So the President has a great responsibility. And it's one that I understand and would certainly carry out.

The President. This is the most religious great country in history, and yet, interestingly enough, we have the most religious freedom of any country in the world, including the freedom not to believe. And now we have all these people— just up the road in Los Angeles County we've got people from 150 different racial and ethnic groups, and they've got tons of different religions. But the fundamental tenets of virtually every religion are the same. And what I've tried to do is to support policies that would respect religion, and then help parents inculcate those values to their children. Let me very briefly give you some examples.

One of my proudest moments was signing the Religious Freedom Restoration Act, which says the Government's got to bend over backwards before we interfere with religious practice. So I changed a Justice Department effort to get a church to pay back a man's tithe because he was bankrupt when he gave it.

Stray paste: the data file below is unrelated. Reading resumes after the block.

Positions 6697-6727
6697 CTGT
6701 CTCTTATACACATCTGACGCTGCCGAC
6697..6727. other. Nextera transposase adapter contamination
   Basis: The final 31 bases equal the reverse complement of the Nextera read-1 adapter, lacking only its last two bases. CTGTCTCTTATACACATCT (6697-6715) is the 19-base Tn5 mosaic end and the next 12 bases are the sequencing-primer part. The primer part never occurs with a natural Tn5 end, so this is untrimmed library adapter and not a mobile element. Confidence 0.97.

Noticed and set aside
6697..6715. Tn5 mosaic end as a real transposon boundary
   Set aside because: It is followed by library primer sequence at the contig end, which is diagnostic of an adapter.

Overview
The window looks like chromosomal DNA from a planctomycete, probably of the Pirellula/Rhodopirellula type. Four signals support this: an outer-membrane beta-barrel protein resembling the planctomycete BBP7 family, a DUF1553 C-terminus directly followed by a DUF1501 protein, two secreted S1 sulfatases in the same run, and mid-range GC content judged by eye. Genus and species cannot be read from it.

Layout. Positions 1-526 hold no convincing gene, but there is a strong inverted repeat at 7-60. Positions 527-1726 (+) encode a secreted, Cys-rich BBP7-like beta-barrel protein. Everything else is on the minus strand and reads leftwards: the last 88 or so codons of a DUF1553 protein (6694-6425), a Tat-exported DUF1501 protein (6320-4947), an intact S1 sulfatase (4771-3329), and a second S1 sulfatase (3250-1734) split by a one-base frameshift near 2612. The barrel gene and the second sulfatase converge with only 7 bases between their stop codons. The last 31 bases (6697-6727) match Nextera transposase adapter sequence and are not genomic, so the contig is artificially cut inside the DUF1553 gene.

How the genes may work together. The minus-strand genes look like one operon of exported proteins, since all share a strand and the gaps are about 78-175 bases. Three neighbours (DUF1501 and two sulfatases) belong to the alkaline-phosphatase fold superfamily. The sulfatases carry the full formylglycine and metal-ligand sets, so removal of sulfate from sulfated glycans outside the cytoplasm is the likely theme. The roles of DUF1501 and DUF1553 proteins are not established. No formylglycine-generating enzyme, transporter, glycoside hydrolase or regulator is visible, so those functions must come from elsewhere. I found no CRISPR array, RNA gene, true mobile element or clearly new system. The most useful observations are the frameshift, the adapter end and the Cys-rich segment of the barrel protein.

I've supported character education programs in our schools, drug-free schools programs. I've supported giving parents a V-chip on their television so if they don't want their young kids to watch things they shouldn't watch, they wouldn't have to. That's the kind of thing we need to do, give people like you and our families the power to give those values to our children.

Senator Dole. Well, I think it's—you know, before I came in tonight, my wife and daughter and I had a prayer because if it's God's will, whatever happens—if it's God's will, it will happen.

A constitutional amendment for voluntary prayer in school in my view would be a great idea. I support it, and the President opposes it. I mean, it seems to me the President, whoever the President may be, this is one of his highest responsibilities. People look to the President of the United States more than any other person in America. And that's the way it's always been, and that's the way it always will be.

Mr. Lehrer. All right, this is our last question. It goes to President Clinton, and it's from this section.

Yes, ma'am?

"Special Rights"

Q. My name is Evette Duby, and I too am a minister; I'm with the Universal Fellowship of Metropolitan Community Churches.